As we measure the value of meetings, we must realize just how costly it is to interrupt the workflow of each team member, literally stop all progress, and consume all brainpower with one topic. Clearly, meetings must be planned sparingly. But most teams plan meetings as liberally as they buy coffee.
Behance has come across a few habits of especially productive creative teams (from across industries) that we should all consider in our day-to-day work.
(1) Beware of “Posting Meetings.” A meeting to “share updates” should actually be a voice-mail or an e-mail. Rule of thumb: if you leave a meeting without action steps, then questions to value of the meeting (especially if it is recurring).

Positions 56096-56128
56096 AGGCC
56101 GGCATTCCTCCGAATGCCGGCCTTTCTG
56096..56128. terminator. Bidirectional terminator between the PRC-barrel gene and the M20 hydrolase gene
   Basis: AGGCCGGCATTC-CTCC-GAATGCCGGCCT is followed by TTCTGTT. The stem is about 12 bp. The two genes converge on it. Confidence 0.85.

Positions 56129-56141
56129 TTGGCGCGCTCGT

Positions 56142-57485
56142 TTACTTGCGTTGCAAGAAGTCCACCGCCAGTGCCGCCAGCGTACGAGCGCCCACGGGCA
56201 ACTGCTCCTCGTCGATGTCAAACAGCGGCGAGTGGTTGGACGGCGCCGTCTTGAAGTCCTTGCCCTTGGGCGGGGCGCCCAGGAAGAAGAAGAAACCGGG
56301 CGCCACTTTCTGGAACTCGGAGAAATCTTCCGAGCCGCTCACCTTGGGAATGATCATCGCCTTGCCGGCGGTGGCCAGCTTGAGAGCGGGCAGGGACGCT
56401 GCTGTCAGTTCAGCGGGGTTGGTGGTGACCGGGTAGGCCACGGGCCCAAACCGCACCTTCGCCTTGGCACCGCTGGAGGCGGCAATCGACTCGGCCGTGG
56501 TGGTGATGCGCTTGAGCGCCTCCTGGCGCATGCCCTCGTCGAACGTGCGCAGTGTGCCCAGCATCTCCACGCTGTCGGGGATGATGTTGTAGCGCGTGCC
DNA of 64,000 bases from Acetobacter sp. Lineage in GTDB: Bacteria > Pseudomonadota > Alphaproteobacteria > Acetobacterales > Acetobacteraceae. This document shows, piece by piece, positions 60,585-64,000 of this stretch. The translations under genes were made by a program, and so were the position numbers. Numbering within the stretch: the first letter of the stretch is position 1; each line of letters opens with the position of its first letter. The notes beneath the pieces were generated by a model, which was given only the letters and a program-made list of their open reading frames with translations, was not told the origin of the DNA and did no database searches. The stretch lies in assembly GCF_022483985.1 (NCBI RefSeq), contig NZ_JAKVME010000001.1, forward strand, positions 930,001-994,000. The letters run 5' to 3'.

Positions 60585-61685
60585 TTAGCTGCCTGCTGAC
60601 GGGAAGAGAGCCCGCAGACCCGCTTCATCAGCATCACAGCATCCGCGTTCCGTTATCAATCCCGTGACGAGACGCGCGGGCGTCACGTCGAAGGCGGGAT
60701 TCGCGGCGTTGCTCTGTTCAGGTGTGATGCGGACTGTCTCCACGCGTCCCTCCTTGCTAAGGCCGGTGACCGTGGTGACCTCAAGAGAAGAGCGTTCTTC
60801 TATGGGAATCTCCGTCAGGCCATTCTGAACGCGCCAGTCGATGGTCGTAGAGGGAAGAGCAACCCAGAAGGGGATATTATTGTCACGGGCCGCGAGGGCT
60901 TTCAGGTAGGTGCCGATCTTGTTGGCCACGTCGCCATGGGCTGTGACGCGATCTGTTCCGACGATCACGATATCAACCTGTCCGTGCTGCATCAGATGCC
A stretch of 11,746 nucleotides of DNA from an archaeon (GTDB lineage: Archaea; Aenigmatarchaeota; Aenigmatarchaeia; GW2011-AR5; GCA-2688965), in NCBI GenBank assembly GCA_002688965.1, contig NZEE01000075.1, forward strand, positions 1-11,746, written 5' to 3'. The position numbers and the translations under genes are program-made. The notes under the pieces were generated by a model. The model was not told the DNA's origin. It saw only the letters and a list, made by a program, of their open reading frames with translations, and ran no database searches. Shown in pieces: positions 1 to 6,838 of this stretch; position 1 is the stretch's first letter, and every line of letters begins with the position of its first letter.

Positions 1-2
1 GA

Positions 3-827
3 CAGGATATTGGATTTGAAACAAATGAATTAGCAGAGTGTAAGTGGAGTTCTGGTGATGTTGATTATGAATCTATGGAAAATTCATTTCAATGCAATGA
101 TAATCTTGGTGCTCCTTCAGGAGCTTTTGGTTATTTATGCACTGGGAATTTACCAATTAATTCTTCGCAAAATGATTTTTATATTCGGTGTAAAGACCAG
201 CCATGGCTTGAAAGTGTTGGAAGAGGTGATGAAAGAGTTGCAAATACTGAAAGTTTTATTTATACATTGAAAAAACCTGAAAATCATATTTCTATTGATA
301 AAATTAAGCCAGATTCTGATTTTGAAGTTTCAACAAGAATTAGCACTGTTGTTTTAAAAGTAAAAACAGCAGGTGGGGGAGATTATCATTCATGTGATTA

(2) Abolish Monday Meetings. Gathering people for no other reason than “it’s Monday!” makes little-to-know sense, especially when trying to filter through the bloated post-weekend inbox. Automatic meetings end up becoming “posting” meetings.
(3) End With A Review of Actions Captured. At the end of a meeting, go around and review the action steps each person has captured. The exercise takes less than 30 seconds per person, and it almost always reveals a few action steps that were missed. The exercise also breeds a sense of accountability. If you state YOUR action steps in front of YOUR colleagues, then YOU are likely to follow through.And when meetings end without any action steps, it is your responsibility to speak up and question the value of the meetings. Just don’t plan a meeting to discuss it.
Behance articles and tips are adapted from the writing and research of Scott Belsky and the Behance team. Behance runs the Behance Creative Network , the Creative Jobs List, and develops knowledge, products, and services that help creative professionals make ideas happen.
All Information (c) Scott Belsky, Behance LLC